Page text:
What is your favorite venue to play at, and do you have any places you want to play that you have not already?
My childhood dream (since I saw Queen's performance there, on TV) was to play at Wembley Arena (still is). My favorite venue to play at (of the one's we've already performed at) is Lycabetus Hill Open Theater (Athens) and Teatro del Sale (Firenze, Italy). I'd love to perform at the Ancient Theater of Herod (Deand Can Dance, Foo Fighter and so many others have performed there, all left speachless at its grandeur and magic!).
If you could play any show with any lineup, who would be on the line up?
Oh! Dream question!! I'll only use currently alive bands/artists, so we can have our hopes high but yet realistic (haha..). I'd want to share a show with (order of appearance, and festival night would start at 17.30): FKA Twigs / Sevdaliza / us (Lia Hide) / Tori Amos / St. Vincent / Radiohead / NIN
What is some advice that you would give to someone who is just getting into playing in a band and some advice that you would give to your younger self?
Someone who's just starting: Study. A lot. And be unbiased and bold. My younger self (let's say when I was in my early 20s): now is the time. Don't waste your time building a teacher's career, simply because people tell you that's your best shot. Leave this country, go away, and start, NOW!
If you could go back in time and give yourselves advice, what would it be?
I'd go back to around 2005 when I graduated from most of my under+post graduate studies, and I'd tell me to believe in myself and go write my first album. I should have released my 1st album back then, in 2006, the latest, let's say. I've wasted far too much time building my academic career.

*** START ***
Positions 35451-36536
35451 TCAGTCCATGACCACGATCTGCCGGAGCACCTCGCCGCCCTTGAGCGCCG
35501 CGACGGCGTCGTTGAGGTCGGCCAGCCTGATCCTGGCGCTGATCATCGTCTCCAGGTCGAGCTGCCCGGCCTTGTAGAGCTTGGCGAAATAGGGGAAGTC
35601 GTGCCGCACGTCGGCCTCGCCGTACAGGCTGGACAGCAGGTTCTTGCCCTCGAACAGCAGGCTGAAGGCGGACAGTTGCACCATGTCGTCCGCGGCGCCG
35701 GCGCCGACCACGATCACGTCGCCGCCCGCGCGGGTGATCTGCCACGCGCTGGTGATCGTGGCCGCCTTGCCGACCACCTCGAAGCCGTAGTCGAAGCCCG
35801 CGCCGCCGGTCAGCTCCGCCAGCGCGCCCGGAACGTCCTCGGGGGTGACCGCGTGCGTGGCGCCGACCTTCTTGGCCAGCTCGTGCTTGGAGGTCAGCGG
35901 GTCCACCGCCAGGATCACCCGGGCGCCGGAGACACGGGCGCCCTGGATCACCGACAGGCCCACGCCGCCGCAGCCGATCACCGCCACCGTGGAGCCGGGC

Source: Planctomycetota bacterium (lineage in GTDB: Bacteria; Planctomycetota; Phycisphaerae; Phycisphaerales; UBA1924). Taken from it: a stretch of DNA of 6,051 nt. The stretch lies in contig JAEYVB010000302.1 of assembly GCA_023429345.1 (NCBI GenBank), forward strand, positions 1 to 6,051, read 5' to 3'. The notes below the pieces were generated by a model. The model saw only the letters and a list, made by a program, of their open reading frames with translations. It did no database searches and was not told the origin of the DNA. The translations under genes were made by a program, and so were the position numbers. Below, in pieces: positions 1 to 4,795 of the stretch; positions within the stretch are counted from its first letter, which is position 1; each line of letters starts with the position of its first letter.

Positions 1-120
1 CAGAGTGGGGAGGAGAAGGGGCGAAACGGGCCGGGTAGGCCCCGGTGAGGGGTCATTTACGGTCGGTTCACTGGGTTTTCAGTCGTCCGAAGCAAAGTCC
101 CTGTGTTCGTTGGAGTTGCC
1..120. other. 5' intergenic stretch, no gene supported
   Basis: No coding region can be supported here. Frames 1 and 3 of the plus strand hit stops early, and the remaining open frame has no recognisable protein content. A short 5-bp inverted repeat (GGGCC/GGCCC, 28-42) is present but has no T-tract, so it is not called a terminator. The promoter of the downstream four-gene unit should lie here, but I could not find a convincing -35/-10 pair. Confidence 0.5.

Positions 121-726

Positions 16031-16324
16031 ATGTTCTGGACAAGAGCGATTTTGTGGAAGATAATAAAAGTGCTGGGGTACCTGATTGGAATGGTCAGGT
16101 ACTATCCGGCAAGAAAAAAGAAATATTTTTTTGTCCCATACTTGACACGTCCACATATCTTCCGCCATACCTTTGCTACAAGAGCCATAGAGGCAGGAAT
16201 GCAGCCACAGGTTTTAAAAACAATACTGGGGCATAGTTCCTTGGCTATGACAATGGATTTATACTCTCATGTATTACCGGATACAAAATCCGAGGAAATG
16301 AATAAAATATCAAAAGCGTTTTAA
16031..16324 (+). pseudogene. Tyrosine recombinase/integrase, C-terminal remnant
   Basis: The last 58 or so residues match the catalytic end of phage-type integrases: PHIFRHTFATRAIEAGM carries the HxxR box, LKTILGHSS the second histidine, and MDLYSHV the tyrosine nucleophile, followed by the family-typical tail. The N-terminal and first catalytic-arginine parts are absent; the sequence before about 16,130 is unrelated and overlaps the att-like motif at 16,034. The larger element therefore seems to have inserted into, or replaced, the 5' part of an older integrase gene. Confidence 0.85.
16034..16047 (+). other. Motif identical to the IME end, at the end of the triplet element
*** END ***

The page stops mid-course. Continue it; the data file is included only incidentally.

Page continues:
Of your songs which one means the most to you and why?
I think it's the first song on my first album 'Home' (back in 2013). The song is called 'Song for a Funeral' and I've always wanted to have it played at my own funeral, along with 'Midnight Radio' from 'Hedwig and the Angry Inch'.
What is your creative process for writing your music and what inspires you to write your music?
Anything and everything. Although I am trained by now, to write upon demand (and MMus in Songwriting does that to you), when I do write songs about Lia Hide I start them all together, both music and lyrics, they all come instantly and simultaneously. The lyrics might be gibberish at first but the story does come to me, all at once, and I just go back again and again and trim words and arrangement.
What kinds of messages do you like to get across in your music?
I want people to feel confident of who they are, but in the same time, to protect the weak and unprivileged. I want no more war and racism, poverty and inequality. And I want people to be bold to look into depression and a sad heart with understanding and cherish the gifts life has given them.
What are your plans for the future, and do you have anything that you want to spotlight that is coming up?
We've just performed in one of Athen's most celebrated Summer Festivals (Athens Jazz – we were the Jazz+ act), and we are to perform, late June, in our city's most important music showcases, Athens Music Week. Some summer festivals in the islands await for us, but I really do miss the big road and hope we can soon travel Europe and US (and more!) again!